Most trees and shrubs in cities or communities are planted to provide beauty or shade. These are two excellent reasons for their use. Woody plants also serve many other purposes, and it often is helpful to consider these other functions when selecting a tree or shrub for the landscape. The benefits of trees can be grouped into social, communal, environmental, and economic categories.
We like trees around us because they make life more pleasant. Most of us respond to the presence of trees beyond simply observing their beauty. We feel serene, peaceful, restful, and tranquil in a grove of trees. We are “at home” there. Hospital patients have been shown to recover from surgery more quickly when their hospital room offered a view of trees. The strong ties of people and trees are most evident in the resistance of community residents to removing trees to widen streets. Or we note the heroic efforts of individuals and organizations to save particularly large or historic trees in a community.
The stature, strength, and endurance of trees give them a cathedral-like quality. Because of the potential for long life, trees are frequently planted as living memorials. We often become personally attached to trees that we or those we love have planted.
Even though trees may be private property, their size often makes them part of the community as well. Since trees occupy considerable space, planning is required if both you and your neighbors are to benefit. With proper selection and maintenance, trees can enhance and function on one property without infringing upon the rights and privileges of neighbors.
City trees often serve several architectural and engineering functions. They provide privacy, emphasize views, or screen out objectionable views. They reduce glare and reflection. They direct pedestrian traffic. They provide background, soften, complement, or enhance architecture.
Trees bring natural elements and wildlife habitats into urban surroundings, all of which increase the quality of life for residents of the community.
Trees alter the environment in which we live by mode rating climate, improving air quality, conserving water, and harboring wildlife. Climate control is obtained by moderating the effects of sun, wind, and rain. Radiant energy from the sun is absorbed or deflected by leaves on deciduous trees in the summer and is only filtered by branches of deciduous trees in winter. We are cooler when we stand in the shade of trees and are not exposed to direct sunlight. In winter, we value the sun’s radiant energy; and because of this, we should plant only small or deciduous trees on the south side of homes. Wind speed and direction can be affected by trees. The more compact the foliage on the tree or group of trees, the greater the influence of the windbreak. The downward fall of rain, sleet, and hail is initially absorbed or deflected by trees and this provides some protection for people, pets, and buildings. Trees int ercept water, store some of it, reduce storm run-off, and the possibility of flooding. Dew and frost are less common under trees because less radiant energy is released from the soil in those areas at night.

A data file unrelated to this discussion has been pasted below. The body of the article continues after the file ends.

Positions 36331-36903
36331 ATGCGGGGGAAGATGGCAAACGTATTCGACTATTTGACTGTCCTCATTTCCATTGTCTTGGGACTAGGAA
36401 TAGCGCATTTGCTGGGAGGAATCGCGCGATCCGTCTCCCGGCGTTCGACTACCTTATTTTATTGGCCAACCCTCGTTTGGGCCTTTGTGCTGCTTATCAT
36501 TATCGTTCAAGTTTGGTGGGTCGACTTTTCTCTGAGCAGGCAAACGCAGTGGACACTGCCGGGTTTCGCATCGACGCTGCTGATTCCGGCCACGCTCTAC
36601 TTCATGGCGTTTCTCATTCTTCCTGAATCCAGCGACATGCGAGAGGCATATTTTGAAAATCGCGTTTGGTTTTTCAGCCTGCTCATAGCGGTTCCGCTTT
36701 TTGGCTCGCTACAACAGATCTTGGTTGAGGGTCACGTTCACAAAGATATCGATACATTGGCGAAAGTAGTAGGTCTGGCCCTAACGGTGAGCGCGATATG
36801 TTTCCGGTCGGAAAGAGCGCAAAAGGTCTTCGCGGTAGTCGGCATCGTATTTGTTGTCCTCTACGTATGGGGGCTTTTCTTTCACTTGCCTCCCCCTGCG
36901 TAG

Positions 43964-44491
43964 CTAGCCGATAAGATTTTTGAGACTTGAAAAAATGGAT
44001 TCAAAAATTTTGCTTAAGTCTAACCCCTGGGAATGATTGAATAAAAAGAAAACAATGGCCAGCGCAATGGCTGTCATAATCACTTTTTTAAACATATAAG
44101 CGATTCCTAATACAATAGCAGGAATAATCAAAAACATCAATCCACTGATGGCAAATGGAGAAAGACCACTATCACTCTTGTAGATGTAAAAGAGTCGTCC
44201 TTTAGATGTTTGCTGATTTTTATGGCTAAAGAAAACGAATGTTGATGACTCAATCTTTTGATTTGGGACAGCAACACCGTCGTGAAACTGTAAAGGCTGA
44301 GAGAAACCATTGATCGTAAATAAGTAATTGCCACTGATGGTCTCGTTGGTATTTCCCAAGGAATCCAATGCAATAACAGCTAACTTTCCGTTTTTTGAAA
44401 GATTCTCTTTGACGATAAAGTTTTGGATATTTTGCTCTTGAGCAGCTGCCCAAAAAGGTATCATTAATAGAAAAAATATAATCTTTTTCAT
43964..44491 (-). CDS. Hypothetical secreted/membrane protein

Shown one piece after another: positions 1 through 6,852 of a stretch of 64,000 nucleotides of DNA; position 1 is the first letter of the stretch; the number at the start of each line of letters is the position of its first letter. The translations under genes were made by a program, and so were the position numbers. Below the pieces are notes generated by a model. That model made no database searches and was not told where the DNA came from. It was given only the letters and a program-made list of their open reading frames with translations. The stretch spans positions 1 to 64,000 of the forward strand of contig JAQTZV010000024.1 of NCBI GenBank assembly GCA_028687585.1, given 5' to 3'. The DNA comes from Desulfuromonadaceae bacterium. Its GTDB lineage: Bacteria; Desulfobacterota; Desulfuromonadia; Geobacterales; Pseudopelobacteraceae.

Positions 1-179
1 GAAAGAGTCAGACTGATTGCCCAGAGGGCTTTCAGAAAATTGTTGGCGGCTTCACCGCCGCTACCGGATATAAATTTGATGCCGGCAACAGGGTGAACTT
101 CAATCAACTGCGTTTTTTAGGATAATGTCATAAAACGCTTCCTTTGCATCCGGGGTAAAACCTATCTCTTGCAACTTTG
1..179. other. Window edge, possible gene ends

Temperature in the vicinity of trees is cooler than that away from trees. The larger the tree, the greater the cooling. By using trees in the cities, we are able to moderate the heat island effect caused by pavement and buildings in commercial areas.
Air quality can be improved through the use of trees, shrubs, and turf. Leaves filter the air we breathe by removing dust and other particulates. Rain washes the pollutants to the ground. Leaves absorb carbon dioxide from the air to form carbohydrates that are used in the plant’s structure and function. In this process, leaves also absorb other air pollutants – such as ozone, carbon monoxide, and sulfur dioxide and give off oxygen.
By planting trees and shrubs, we return to a more natural, and less artificial environment. Birds and other wildlife are attracted to the area. The natural cycles of plant growth, reproduction, and decomposition are again present, both above and below ground. Natural harmony is restored to the urban environment.
Property values of landscaped homes are 5-20% higher than those of non-landscaped homes.
Individual trees and shrubs have value, but the variability of species, size, condition, and function makes determining their economic value quite difficult. The economic benefits of trees can be both direct and indirect.
Direct economic benefits are usually associated with energy costs. Air conditioning costs are lower in a tree-shaded home. Heating costs are reduced when a home has a windbreak. Trees increase in value from the time they are planted until they mature. Trees are a wise investment of funds since landscaped homes are more valuable than non-landscaped homes. The savings in energy costs and the increase in property value directly benefit each homeowner.
The indirect economic benefits of trees are even greater. These are available to the community or region. Lowered electricity bills are paid by customers when power companies are able to use less water in their cooling towers, build fewer new facilities to meet peak demands, use reduced amounts of fossil fuel in their furnaces, and need fewer measures to control air pollution. Communities can also save if fewer facilities must be built to control storm water in the region. To the individual these savings are small, but to the community, reductions in these expenses are often in the thousands of dollars.